|By conservative estimates, one in five people are dyslexic. Although very bright and often highly creative, they have a difficult time making sense of written language. I know a little about this. My son, Dylan, is dyslexic.
Like many dyslexics, Dylan is intelligent, thoughtful and intellectually curious – a “big picture” thinker. But at the age of ten, he was barely able to read and write. To say that school was difficult for him is beyond understatement. Now that he is grown and thriving, there are many things that I wish I had known about dyslexia at that time – things that would have helped me understand that his struggle in lower and middle school was not the final verdict on his academic or intellectual ability or ambition. When I was given the extraordinary opportunity to make a film about understanding dyslexia, the mission was simple: make the movie I wish my family could have seen when Dylan was functionally illiterate in 4th grade.
This film reveals that dyslexia is a neurological issue, not a character flaw. It explains that the struggle with the written word is not an indication of one’s ability to think, to create, or to solve problems – all valuable skills in the world outside the classroom. This film also reveals that some of our greatest leaders in business, law, politics and medicine are dyslexics who succeeded in spite of their learning challenges.
The film also shares some of the more practical – and occasionally humorous – tips on how to deal with dyslexia on a daily basis. Hopefully, this film will help dyslexics and their families realize that the challenges of early education will be behind them one day, and that the future can – and should – be brighter for dyslexics.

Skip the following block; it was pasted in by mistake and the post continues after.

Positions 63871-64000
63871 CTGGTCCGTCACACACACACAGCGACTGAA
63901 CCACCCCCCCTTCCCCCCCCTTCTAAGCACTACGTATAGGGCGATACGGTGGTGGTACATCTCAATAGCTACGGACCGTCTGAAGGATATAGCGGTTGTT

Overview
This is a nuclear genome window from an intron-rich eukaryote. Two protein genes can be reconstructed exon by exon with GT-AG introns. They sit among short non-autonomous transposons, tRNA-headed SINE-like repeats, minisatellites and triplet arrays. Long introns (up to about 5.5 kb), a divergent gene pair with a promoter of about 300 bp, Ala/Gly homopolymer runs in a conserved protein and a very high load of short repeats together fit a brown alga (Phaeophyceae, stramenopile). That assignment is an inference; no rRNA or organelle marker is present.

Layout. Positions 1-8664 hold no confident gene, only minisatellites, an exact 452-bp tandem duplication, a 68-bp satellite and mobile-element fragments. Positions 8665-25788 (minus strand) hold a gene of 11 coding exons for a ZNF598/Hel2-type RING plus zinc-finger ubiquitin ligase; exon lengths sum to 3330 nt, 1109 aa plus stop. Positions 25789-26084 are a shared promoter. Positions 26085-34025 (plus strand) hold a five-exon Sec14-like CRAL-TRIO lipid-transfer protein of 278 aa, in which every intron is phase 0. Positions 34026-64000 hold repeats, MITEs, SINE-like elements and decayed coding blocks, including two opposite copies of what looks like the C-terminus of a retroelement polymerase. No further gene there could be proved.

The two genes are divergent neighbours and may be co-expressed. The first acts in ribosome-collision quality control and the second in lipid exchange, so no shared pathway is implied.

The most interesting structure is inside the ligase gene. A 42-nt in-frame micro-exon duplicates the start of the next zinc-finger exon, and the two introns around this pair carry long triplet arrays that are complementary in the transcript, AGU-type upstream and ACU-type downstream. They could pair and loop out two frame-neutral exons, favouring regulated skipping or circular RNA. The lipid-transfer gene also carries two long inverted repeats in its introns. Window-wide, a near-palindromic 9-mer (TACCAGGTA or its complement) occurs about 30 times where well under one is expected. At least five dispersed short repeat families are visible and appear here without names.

It was not easy to cast my wife and son in this movie. We are typically private people, and those who know us will be greatly surprised to see this film. However, the opportunity to help other families in turmoil was important to all of us, particularly my wife, Kyle, who is a life-long educator and now an expert regarding dyslexics and education.
And we were not alone in this; three other families took a risk to share their experiences in order to help others, as did some of the world’s better-known leaders in the fields of law, politics, and business. By combining our experiences with the wisdom, creativity and expertise of Drs. Sally and Bennett Shaywitz, top experts in the study and treatment of dyslexia, we hope that a broader and better understanding of dyslexia will help make the world a better place for one in five people worldwide.
James Redford, Director